But even at 10 hours, Carrier feels cursory and incomplete. That's not to say that at most any given moment it's uninteresting--it's quite watchable--just that it doesn't add up to as much as it should.
    • 61 Metascore
    • 60 Robert Lloyd
    Chicagoland is a mosaic, as befits its many-cultured metropolitan setting--and for better or worse. The series moves fast to get it all in, muscling you with its Big Shoulders and too-present hip-hoppy soundtrack, giving you just enough of its characters--including kids and cops, a doctor, a rapper, a restaurateur--to make you feel you should be getting more of them.
    • 41 Metascore
    • 60 Robert Lloyd
    An ideal summer entertainment for armchair travelers.
    • 63 Metascore
    • 60 Robert Lloyd
    There is a professional efficiency to much of the comedy. (It is funny sometimes.)
    • 62 Metascore
    • 60 Robert Lloyd
    Many of those gags are mechanical and flat, although they are delivered as though they were not. But when the leads are focused on each other, size no longer matters and the show flickers to life.
    • 63 Metascore
    • 60 Robert Lloyd
    New show runner Joshua Safran has, in any case, declared himself a fan of the show, promising changes more surgical than wholesale, a promise disappointing in its way. Nevertheless, he has trimmed much deadwood.
    • 58 Metascore
    • 60 Robert Lloyd
    A long ride to nowhere but with some nice scenery and exciting turns along the way.
    • 39 Metascore
    • 60 Robert Lloyd
    Despite such bloody activity, it's a long trudge through the desert to the Promised Land.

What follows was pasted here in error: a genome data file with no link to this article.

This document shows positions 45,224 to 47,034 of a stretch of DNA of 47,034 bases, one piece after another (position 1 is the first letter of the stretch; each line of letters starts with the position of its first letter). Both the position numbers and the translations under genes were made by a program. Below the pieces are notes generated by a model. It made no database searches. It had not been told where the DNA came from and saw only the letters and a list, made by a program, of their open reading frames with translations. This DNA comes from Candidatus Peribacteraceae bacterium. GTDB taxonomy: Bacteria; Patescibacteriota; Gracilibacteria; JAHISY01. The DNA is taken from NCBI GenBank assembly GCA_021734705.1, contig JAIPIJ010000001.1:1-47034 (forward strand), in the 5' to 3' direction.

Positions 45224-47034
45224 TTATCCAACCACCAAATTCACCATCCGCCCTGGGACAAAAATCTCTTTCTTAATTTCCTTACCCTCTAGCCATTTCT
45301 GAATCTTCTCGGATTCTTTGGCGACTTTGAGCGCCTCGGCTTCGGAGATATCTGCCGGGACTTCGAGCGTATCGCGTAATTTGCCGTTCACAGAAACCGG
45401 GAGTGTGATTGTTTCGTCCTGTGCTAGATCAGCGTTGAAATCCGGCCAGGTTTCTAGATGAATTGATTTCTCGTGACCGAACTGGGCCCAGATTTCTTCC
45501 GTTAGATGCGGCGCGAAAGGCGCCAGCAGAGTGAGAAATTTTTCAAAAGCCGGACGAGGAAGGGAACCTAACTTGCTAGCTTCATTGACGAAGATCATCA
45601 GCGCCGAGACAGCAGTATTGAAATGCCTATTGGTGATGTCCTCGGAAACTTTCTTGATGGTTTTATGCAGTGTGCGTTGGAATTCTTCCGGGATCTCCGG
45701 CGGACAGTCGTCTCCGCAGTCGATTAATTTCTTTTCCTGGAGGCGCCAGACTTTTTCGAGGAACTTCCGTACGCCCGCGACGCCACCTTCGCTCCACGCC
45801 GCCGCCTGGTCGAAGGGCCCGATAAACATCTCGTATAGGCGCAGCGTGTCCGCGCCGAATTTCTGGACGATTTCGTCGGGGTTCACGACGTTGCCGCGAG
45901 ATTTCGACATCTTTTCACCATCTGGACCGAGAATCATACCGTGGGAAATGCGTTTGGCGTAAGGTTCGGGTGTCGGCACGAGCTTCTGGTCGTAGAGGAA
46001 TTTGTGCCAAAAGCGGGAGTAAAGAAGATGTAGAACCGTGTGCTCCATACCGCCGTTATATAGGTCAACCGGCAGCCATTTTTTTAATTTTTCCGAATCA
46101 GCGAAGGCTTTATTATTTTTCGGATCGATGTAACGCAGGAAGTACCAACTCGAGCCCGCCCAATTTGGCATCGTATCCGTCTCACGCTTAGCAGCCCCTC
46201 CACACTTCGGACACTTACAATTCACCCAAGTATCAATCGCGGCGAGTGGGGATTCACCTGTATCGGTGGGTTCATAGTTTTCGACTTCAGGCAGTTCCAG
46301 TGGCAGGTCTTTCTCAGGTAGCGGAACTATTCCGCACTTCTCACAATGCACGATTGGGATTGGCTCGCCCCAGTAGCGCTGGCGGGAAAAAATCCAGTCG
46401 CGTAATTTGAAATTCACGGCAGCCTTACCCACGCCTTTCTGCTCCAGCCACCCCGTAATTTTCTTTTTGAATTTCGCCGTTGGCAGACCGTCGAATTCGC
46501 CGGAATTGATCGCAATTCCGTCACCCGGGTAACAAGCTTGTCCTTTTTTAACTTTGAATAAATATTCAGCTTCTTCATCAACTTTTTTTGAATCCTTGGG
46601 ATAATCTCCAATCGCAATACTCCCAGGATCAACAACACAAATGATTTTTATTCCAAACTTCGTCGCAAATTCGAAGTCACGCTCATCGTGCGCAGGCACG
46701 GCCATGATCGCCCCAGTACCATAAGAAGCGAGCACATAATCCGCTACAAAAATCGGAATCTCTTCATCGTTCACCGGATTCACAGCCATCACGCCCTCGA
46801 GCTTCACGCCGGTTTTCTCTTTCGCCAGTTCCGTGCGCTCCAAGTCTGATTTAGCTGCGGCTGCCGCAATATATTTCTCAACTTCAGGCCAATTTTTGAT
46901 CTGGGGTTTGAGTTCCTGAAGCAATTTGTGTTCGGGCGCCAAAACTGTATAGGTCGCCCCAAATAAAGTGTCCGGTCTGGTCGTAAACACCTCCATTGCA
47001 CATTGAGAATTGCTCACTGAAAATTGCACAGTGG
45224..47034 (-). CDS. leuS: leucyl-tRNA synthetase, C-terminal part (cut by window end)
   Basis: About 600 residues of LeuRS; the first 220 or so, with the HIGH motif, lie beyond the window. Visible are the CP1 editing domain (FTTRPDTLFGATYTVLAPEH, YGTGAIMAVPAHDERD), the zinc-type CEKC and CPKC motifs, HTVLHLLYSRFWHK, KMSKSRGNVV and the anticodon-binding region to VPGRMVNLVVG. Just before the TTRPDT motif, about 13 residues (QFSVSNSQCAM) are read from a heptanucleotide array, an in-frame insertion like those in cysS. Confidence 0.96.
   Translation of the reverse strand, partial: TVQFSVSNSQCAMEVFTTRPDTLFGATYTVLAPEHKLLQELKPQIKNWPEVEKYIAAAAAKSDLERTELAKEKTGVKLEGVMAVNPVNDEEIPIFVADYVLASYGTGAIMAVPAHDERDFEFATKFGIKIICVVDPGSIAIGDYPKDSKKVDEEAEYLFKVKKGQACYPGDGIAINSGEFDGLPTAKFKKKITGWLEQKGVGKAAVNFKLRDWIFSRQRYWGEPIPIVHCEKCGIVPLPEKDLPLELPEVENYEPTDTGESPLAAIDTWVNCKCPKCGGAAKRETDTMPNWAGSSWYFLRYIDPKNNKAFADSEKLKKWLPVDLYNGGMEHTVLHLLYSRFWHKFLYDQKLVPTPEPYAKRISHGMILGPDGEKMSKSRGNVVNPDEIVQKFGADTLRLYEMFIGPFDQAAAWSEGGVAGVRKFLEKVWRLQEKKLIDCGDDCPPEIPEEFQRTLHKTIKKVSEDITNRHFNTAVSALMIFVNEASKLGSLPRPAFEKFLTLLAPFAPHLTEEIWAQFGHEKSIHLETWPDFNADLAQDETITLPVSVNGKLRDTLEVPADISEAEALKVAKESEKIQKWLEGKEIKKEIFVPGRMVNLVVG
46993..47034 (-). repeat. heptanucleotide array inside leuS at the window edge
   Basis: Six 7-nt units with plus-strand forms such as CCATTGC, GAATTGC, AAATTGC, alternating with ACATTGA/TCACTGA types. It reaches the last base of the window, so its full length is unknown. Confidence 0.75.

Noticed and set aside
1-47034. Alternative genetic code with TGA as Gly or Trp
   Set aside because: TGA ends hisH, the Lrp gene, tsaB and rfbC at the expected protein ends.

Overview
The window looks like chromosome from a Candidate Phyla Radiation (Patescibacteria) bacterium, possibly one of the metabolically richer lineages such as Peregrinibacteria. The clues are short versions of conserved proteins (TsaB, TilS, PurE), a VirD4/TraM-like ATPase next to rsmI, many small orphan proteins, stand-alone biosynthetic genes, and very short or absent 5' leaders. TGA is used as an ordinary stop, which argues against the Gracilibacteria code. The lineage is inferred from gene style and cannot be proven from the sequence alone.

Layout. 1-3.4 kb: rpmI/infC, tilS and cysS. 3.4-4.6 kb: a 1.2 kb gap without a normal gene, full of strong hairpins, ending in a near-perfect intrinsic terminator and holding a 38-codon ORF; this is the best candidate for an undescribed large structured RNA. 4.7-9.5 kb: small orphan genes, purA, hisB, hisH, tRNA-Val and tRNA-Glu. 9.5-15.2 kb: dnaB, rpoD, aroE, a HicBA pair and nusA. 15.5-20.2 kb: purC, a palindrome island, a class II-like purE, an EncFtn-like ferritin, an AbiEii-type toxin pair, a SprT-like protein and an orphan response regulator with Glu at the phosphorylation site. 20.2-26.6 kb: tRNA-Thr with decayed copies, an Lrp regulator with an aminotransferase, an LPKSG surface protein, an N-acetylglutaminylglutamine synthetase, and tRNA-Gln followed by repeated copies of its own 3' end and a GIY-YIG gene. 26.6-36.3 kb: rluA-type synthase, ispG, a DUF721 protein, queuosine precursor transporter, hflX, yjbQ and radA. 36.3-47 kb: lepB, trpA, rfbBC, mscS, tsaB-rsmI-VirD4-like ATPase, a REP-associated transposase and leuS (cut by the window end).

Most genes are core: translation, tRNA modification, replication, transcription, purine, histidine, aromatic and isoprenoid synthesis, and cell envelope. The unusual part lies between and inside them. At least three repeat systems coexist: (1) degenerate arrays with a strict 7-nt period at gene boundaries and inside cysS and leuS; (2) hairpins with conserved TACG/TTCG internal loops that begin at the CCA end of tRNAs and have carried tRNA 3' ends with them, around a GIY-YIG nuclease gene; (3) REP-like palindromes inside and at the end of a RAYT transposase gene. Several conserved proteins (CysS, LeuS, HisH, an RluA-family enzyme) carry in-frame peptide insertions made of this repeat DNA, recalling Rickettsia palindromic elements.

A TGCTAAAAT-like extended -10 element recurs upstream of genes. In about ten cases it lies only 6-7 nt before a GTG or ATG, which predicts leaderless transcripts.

• 61 Metascore
    • 60 Robert Lloyd
    Whether or not they add up to much, the scenes play well, and there are enough heavy-breathing soap-operatics, random acts of violence and unanswered questions to keep one idly watching.
    • 68 Metascore
    • 60 Robert Lloyd
    "The State Within"... is something less than perfect, but if you have a taste for high-level skulduggery and do not mind being totally confused much of the time, it's an enjoyable enough ride — fun, sometimes exciting, basically intelligent, occasionally preposterous.
    • 56 Metascore
    • 60 Robert Lloyd
    All their best scenes are with one another and have less to do with whatever case they're contesting than with their shared personal history--the characters are old friends, maybe lovers--and teasingly suggested future. The crimes, by contrast, are not particularly compelling, even when they are sensational, and feel invented merely to let the stars talk.
    • 58 Metascore
    • 60 Robert Lloyd
    The principals are all good.... And there are funny lines.... At the same time, the show feels something shy of essential.
    • 54 Metascore
    • 60 Robert Lloyd
    If you're in the mood for some outer space, I wouldn't warn you away. Livingston and Harris work well together, and though it's too soon to know whether this will go anywhere interesting, it's also too soon to say it won't. I do wonder what's coming.
    • 58 Metascore
    • 60 Robert Lloyd
    It's corny, ponderous, literary, ambitious, obvious and, at the beginning at least, as slow as molasses, but continually re-energized by Ian McShane as King Saul, or, as he's known here, King Silas Benjamin
    • 65 Metascore
    • 60 Robert Lloyd
    From where I sit, it is something of a mixed bag, but it works more than it doesn't, and an impressive, semi-big-name cast helps keep it upright and lends the project an air of prestige--especially in the context of its modest little network.
    • 78 Metascore
    • 60 Robert Lloyd
    There are enough interesting ideas inherent in the material to warrant giving The Americans a chance, and interesting enough ideas that one wishes a little more attention were being paid to them, and a little less to the usual spy-jinks.
    • 54 Metascore
    • 60 Robert Lloyd
    The prologue is well-handled, suspenseful and alarming, but much of what follows seems at least a little bit silly or confused.
    • 36 Metascore
    • 60 Robert Lloyd
    There's nothing here you couldn't imagine from the premise, but there's also nothing wrong with what's here: McGraw is a good foil for Grammer, and Grammer is good at what he does.
    • 58 Metascore
    • 60 Robert Lloyd